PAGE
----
Shared March 26th, 2015
So they took branches of palm trees and went out to meet him, crying out, “Hosanna! Blessed is he who comes in the name of the Lord, even the King of Israel!” John 12:13.
This Sunday is Palm Sunday and it marks the start of what we talked about in our last exhortation: Passion Week. Passion week is the final seven days of Jesus’ earthly ministry. In other words Palm Sunday was the “beginning of the end” of Jesus’ work on earth. It also represents the celebration of Jesus’ return to the city of Jerusalem. Read More
Look at how Palm Sunday began, with Jesus and His disciples traveling over the Mount of Olives and the Lord sending two of His disciples ahead into the village of Bethphage to look for a donkey, not a horse, that He was going to ride. Just as Jesus had said they would (Luke 19:29-30) the disciples indeed found the unbroken colt of a donkey. Again, just as Jesus had said the owners of the beasts of burden “accosted” the disciples, asking them questions when they started to untie the colt. Thereafter, they brought the donkey to Jesus.
Then Jesus set His face towards Jerusalem, ascending with a large multitude gathering around Him. Matthew 21:8 says that “A very large crowd spread their cloaks on the road, while others cut branches from the trees and spread them on the road”. The crowd’s display of worship and adoration along that dirt and un-tarred road spawned the name “Palm Sunday.” Yes, the crowd gave Jesus the real “red carpet,” throwing their clothes and palm fronds on the road for Him to walk on. It was the ultimate royal treatment and you can imagine how bitter satan and his cronies were, beholding such a sight. Read More
Now that event, coupled with the upcoming celebrations in Jerusalem enabled families to come together to celebrate. Fast forward to today and let us look at the Middle East, the place where it all started. Even though the Middle East has long been associated with muslims, it had and to some extent still has a wealth of Christianity and its traditions. I say “to some extent” because with the dwindling numbers and with the renewed attacks on Christians all over the region, some Christians are under pressure, increasingly feeling marginalized.
Look at this: in Syria a while back, two bishops were kidnapped in Aleppo, not to mention the mass kidnapping of over 100 Christians in that same country. As well in Egypt, there are frequent and often violent attacks on Coptic Christians despite the “protection” promised by their president. In fact on the Palm Sunday holiday in 2013, the coptic pope in Egypt, Pope Tawadros II, warned that many are considering emigrating after months of attacks. And it has been happening. Did I mention Iraq and the new cancer that is ravaging the Christian minority? You would agree that under sadam, it appears they had some safe harbour. And what about the killing of Christians in Libya?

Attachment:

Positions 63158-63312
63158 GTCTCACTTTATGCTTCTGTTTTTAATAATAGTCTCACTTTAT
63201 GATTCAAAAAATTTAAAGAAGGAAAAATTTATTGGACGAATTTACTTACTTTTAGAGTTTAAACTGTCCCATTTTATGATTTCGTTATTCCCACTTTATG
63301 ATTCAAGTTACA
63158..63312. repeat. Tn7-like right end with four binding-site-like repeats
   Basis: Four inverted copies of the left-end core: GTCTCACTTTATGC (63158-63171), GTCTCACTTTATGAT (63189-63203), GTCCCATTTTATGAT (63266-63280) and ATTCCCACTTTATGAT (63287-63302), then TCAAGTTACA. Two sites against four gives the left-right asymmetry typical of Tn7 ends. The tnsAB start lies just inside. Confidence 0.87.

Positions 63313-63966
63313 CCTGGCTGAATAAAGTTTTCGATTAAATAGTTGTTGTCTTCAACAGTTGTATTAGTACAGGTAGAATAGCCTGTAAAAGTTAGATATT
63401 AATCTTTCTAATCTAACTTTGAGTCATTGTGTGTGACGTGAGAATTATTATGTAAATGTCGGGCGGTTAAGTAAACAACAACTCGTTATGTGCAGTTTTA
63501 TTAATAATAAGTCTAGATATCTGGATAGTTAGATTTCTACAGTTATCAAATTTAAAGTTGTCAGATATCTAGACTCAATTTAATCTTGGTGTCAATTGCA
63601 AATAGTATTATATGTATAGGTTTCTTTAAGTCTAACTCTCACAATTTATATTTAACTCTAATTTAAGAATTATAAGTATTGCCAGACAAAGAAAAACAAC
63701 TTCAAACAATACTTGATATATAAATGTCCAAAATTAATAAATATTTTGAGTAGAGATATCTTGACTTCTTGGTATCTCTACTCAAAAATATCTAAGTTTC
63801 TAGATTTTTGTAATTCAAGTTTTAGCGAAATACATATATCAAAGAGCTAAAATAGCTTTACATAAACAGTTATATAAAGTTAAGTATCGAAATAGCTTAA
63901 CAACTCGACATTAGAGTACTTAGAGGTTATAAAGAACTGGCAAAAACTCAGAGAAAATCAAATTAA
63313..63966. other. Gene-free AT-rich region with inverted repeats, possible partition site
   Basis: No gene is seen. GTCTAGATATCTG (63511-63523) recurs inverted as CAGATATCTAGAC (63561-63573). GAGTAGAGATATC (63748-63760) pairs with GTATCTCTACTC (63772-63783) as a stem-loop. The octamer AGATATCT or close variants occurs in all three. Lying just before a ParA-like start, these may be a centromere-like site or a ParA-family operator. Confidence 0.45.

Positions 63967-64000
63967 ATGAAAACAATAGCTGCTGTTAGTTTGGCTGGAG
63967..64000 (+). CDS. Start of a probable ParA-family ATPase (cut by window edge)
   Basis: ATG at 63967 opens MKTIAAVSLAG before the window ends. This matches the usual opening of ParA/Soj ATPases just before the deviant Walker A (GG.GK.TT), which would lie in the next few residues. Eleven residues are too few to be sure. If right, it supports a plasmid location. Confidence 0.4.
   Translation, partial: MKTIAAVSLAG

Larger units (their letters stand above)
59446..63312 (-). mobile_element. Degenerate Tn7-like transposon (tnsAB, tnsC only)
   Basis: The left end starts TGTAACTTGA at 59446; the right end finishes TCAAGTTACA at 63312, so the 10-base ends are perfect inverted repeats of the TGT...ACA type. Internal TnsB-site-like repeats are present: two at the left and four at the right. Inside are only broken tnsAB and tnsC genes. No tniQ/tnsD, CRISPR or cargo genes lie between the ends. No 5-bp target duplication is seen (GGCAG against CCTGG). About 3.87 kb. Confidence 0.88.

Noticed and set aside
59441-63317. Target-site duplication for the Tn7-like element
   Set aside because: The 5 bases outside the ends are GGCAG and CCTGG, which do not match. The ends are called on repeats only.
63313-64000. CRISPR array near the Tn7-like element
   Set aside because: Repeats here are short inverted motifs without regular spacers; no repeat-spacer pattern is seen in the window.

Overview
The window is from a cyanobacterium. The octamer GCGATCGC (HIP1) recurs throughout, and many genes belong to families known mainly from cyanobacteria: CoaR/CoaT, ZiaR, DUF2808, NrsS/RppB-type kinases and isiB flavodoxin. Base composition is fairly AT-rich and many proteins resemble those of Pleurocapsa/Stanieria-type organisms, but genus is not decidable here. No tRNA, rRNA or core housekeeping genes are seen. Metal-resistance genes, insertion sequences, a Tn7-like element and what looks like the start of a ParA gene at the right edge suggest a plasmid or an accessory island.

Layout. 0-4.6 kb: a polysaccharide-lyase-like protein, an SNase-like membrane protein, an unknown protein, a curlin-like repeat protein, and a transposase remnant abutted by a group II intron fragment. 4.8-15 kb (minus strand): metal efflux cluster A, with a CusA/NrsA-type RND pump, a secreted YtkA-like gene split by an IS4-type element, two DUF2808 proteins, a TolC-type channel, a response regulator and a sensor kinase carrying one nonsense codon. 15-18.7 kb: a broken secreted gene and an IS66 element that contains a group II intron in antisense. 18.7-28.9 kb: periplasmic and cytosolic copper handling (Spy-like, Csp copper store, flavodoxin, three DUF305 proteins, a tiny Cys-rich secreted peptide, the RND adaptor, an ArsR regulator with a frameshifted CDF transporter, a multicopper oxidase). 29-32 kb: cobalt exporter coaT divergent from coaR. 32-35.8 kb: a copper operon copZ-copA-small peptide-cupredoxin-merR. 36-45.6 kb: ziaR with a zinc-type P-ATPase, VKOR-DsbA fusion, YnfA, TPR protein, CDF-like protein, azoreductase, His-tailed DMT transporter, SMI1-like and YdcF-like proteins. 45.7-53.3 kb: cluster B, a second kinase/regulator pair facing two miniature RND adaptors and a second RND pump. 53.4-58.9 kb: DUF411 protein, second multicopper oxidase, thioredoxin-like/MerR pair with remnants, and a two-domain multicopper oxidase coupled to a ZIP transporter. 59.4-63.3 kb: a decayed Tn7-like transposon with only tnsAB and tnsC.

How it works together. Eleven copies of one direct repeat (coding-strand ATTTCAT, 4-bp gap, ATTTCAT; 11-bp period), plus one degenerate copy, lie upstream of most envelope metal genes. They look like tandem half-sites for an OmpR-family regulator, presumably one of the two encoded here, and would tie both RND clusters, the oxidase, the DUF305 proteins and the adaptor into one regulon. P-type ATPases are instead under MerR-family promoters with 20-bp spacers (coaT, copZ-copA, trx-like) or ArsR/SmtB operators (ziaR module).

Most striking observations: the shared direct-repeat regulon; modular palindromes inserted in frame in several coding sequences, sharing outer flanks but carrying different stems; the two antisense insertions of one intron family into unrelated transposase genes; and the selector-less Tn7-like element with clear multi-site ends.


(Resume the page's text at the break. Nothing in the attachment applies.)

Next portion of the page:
Palm Sunday! Beloved, let this be a different Palm Sunday for you. They say that there is more persecution today of Christians than there has ever been in the history of the world. They say that believers are being killed at a rate much greater than that, which was seen in pagan Rome. And it is happening, in a subtle way, right where you live, whether Canada, the United States, Britain or in a far-flung country somewhere in the Scandinavians. Read More
It is Palm Sunday this Sunday. Jesus rode triumphantly into Jerusalem and He needed a donkey. And the owner gave it to Him. Now, remember this, that a donkey was a very big deal during that time. Let me put it this way that the donkey was tantamount to, the equivalent of a sedan, a truck, a lawn mower, and a tractor all in one. It was used to “cut” (read chew) grass and in cultivating the land. In deed people used it to move things around, to move around, even to do their shopping, to carry a heavy load. And in addition when Jesus sent His disciples, this was a donkey that had never ever been ridden, which therefore means that it was brand new, straight from the dealership and had a very high market value. So, giving up the donkey because the Lord had need of it meant that the owner was making a very big sacrifice. The owner was being selfless; thus it was a generous and a wonderful act of faith on the part of its owner.
So here’s my question, “What is your gift? The Lord has need of it.” Read More
Proposed prayer: Dear Father, while men resort to war, I know that my recourse is You. Help me to respond as quickly and as generously because You have called, and You call for my gifts, talents and treasure. Help to use these to make a difference, in Jesus’ name I pray. Amen. Read More